Ramaphosa's weekly e-newsletter will cover matters of concern to SA
President Cyril Ramaphosa has launched a weekly electronic newsletter in which he discusses current affairs and issues.
“Each week, I will discuss some of the issues that interest and concern South Africans, and talk about the work we are doing in government to tackle these issues. I hope you will find it useful,” he wrote in the first edition titled “From the Desk of the President”, which arrived by e-mail on Monday morning.
Ramaphosa also posted a link to the newsletter on his Twitter page for his 710,000 followers to peruse.
Presidency spokesperson Khusela Diko said the president's message was meant for everyone.
“We have combined a number of databases that people would have opted into for government information,” she said when asked about intended recipients of the president's message.
In the newsletter Ramaphosa alludes to the problems facing the nation, especially the lax economy and high unemployment. He also punts the changes made by his regime, especially to the governance structures of state-owned enterprises and the leadership of some of the criminal justice agencies.
“Almost everyone I meet in the country, whether residents of Lusikisiki or business leaders in Johannesburg, is deeply concerned about the state of the economy and the stubbornly high rates of unemployment.
“After a decade of low growth and deepening poverty, people are looking for signs of progress in tackling the many challenges confronting our country,” the president said, noting that this year the economy would record growth that was lower than expected.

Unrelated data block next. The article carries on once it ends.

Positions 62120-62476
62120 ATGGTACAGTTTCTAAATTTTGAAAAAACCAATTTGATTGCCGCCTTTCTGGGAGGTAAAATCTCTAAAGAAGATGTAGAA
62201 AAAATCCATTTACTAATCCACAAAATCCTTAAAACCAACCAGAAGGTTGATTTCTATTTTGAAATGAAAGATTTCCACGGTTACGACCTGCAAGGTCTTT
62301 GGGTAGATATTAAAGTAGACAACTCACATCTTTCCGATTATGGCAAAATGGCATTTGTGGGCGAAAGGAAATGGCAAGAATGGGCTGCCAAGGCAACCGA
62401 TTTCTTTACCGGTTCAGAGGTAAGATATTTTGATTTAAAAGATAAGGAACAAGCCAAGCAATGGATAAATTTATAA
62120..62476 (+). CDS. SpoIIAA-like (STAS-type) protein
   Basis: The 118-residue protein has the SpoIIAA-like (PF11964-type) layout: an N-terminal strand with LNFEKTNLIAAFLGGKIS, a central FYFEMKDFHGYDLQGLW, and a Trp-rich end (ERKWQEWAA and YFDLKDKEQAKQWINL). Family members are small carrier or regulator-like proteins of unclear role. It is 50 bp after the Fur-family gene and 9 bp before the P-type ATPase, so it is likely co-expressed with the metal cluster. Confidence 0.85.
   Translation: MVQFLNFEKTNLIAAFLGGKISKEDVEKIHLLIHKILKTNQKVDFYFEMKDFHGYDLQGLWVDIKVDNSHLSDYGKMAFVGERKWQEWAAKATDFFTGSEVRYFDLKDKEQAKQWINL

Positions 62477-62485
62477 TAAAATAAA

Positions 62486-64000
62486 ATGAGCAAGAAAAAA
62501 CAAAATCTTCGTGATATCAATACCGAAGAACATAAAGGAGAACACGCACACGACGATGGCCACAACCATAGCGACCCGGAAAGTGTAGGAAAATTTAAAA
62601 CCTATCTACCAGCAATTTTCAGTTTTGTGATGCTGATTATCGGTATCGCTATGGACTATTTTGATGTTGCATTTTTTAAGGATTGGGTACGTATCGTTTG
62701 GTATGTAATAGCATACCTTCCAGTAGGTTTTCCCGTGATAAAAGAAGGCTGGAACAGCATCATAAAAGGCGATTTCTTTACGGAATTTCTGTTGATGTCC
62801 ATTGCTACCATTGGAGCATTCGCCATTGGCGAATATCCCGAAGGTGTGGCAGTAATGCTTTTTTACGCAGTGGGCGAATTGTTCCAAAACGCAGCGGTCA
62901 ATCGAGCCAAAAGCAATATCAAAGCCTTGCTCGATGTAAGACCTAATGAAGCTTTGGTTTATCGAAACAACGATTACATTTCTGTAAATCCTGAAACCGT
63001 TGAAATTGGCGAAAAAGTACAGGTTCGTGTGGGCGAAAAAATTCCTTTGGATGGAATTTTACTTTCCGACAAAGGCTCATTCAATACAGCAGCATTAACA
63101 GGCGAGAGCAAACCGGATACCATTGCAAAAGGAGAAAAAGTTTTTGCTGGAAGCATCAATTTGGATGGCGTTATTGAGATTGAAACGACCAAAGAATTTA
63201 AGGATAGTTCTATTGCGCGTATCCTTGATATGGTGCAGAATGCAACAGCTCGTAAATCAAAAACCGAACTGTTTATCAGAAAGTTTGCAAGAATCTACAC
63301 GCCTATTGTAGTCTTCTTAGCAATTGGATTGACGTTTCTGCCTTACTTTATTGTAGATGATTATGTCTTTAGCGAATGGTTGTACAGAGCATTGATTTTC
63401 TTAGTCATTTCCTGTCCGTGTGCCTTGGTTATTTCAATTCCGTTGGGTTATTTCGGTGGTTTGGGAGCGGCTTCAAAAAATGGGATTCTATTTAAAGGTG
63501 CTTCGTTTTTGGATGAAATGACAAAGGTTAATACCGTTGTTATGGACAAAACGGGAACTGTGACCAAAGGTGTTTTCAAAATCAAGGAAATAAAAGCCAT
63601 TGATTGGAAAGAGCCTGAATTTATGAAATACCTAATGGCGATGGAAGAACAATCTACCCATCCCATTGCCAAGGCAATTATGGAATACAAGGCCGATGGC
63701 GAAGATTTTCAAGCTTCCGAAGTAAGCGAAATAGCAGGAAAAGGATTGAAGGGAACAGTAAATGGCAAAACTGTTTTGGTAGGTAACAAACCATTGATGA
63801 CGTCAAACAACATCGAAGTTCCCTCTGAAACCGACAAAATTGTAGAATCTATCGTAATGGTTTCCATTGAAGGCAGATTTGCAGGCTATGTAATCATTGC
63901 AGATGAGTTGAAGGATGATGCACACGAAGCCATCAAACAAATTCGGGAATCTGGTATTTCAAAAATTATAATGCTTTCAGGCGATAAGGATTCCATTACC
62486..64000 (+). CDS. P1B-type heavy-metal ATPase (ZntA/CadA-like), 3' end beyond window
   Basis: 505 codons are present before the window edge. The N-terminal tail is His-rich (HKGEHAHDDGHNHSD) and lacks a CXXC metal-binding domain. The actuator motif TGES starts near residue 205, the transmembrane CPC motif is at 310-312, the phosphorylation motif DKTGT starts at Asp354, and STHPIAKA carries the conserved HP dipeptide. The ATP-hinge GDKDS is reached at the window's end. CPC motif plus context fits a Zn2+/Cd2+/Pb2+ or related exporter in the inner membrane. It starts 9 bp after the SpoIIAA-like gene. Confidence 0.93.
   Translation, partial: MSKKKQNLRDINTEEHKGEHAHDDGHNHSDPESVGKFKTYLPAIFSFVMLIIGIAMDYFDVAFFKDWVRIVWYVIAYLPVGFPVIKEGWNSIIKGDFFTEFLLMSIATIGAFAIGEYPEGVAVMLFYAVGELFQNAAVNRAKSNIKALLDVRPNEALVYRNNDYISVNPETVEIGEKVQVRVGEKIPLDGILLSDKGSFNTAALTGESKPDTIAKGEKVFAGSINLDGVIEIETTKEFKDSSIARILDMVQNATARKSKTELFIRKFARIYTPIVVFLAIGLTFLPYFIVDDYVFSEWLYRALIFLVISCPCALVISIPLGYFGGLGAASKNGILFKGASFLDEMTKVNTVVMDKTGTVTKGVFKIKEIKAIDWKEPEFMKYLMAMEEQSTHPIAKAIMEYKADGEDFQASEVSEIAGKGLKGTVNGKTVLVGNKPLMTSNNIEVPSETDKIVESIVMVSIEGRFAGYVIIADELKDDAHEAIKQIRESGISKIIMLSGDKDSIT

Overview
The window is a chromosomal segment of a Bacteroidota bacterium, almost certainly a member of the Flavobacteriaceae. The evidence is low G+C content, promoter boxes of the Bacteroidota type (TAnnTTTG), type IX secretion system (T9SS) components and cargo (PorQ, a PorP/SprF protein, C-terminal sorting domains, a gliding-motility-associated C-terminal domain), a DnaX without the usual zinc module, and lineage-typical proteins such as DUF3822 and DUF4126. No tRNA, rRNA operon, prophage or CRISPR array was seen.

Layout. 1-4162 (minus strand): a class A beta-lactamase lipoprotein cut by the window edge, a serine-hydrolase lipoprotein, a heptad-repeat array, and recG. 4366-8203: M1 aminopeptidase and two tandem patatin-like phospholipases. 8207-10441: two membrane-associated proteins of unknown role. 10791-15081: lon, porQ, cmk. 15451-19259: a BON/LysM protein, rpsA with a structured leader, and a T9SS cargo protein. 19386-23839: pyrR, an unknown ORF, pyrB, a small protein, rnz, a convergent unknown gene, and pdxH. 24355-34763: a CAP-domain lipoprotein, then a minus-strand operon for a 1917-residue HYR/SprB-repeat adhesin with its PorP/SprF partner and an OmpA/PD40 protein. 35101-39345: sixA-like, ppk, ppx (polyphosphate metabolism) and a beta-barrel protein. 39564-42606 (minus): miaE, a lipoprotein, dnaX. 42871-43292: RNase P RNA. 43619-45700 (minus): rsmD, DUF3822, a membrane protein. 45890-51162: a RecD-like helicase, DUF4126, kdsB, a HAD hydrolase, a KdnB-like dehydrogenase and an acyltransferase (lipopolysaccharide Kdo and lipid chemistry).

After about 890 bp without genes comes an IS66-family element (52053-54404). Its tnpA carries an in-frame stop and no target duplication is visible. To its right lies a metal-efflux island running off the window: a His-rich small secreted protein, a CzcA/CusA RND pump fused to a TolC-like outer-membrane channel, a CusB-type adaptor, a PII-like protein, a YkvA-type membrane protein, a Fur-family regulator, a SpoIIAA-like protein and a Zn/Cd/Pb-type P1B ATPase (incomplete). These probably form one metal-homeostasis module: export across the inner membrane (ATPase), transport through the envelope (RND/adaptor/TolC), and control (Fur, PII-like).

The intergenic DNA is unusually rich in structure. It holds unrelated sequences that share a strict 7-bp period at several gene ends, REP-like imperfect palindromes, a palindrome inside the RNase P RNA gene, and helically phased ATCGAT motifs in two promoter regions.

Ramaphosa noted that much of the confidence the country had 20 months ago had dissipated as the realities of the problems SA faced became clearer.
“This confidence was born out of the hope that we would quickly undo the damage that was done over a number of years. Implementing change does take time," he said.
"The important issue is that we should move in a determined way to effect change while remaining irrevocably committed to rooting out state capture, corruption and malfeasance," he said.
"We collectively have a common task: to rebuild the confidence of our people, this time based not merely on hope and expectation of change, but on concrete things that make a difference in the economy, real actions that ‘move the needle'."
Ramaphosa said he believed this was possible and that despite the difficulties, South Africans from all walks of life were still moved by the spirit of Thuma Mina to become involved in fixing the country, and wanted to change the narrative of doubt to a narrative of opportunity not through clever spin, but through action.
He claimed that many recognised the progress made in turning the country around, including the changes in many state-owned enterprises and in bodies such as the National Prosecuting Authority, revenue service Sars, the police and the State Security Agency.
These, he said, gave people confidence that credibility and integrity of the state could be restored.
“It shows that we are serious about tackling corruption and ending state capture”.